Acute Effect of Ambient Air Pollution on Stroke Mortality in the China Air Pollution and Health Effects Study
Background and Purpose—There have been no multicity studies on the acute effects of air pollution on stroke mortality in China. This study was undertaken to examine the associations between daily stroke mortality and outdoor air pollution (particulate matter <10 μm in aerodynamic diameter, sulfur dioxide, and nitrogen dioxide) in 8 Chinese cities.
Methods—We used Poisson regression models with natural spline-smoothing functions to adjust for long-term and seasonal trends, as well as other time-varying covariates. We applied 2-stage Bayesian hierarchical statistical models to estimate city-specific and national average associations of air pollution with daily stroke mortality.
Results—Air pollution was associated with daily stroke mortality in 8 Chinese cities. In the combined analysis, an increase of 10 μg/m3 of 2-day moving average concentrations of particulate matter <10 μm in aerodynamic diameter, sulfur dioxide, and nitrogen dioxide corresponded to 0.54% (95% posterior intervals, 0.28–0.81), 0.88% (95% posterior intervals, 0.54–1.22), and 1.47% (95% posterior intervals, 0.88–2.06) increase of stroke mortality, respectively. The concentration–response curves indicated linear nonthreshold associations between air pollution and risk of stroke mortality.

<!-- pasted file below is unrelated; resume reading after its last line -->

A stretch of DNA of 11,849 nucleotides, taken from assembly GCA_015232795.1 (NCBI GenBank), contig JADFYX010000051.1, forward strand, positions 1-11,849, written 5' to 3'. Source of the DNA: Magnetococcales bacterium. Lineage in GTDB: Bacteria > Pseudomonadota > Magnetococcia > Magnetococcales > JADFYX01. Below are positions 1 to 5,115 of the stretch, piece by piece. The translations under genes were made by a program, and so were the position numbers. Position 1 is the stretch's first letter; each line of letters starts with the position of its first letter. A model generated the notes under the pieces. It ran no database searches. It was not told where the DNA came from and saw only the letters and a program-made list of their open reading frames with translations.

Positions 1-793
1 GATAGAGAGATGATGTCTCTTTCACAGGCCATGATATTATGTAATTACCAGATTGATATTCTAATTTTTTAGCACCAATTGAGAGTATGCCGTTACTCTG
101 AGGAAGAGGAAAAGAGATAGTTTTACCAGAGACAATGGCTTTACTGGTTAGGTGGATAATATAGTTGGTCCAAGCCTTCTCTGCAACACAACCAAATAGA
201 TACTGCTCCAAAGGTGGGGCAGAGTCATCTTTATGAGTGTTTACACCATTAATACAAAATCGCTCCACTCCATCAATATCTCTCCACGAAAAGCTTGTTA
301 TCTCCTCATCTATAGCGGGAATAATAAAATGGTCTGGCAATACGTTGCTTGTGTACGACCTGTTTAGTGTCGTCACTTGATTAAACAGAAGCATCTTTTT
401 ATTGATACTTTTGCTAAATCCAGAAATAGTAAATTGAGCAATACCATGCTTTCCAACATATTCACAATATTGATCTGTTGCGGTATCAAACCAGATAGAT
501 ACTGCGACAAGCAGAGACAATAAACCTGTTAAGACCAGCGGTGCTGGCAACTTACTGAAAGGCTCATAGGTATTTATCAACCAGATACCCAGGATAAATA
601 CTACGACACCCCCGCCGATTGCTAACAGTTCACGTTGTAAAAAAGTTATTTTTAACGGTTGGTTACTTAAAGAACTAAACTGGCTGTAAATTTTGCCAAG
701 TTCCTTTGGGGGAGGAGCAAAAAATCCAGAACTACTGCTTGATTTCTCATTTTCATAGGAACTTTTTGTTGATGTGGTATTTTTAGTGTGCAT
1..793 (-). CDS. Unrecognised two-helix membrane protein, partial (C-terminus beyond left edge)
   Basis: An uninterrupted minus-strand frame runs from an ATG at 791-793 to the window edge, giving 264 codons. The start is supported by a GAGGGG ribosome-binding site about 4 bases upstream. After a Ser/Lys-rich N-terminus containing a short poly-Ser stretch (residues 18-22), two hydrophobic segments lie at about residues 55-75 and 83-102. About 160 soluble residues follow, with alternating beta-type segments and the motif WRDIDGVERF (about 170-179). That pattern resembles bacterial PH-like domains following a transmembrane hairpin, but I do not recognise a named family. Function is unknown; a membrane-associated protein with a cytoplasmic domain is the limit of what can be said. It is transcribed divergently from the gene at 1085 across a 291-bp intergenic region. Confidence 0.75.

Conclusions—To our knowledge, this is the first multicity study in China, or even in other developing countries, to report the acute effect of air pollution on stroke mortality. Our results contribute to very limited data on the effect of air pollution on stroke for high-exposure settings typical in developing countries.
- Received August 7, 2012.
- Revision received December 14, 2012.
- Accepted December 19, 2012.
- © 2013 American Heart Association, Inc.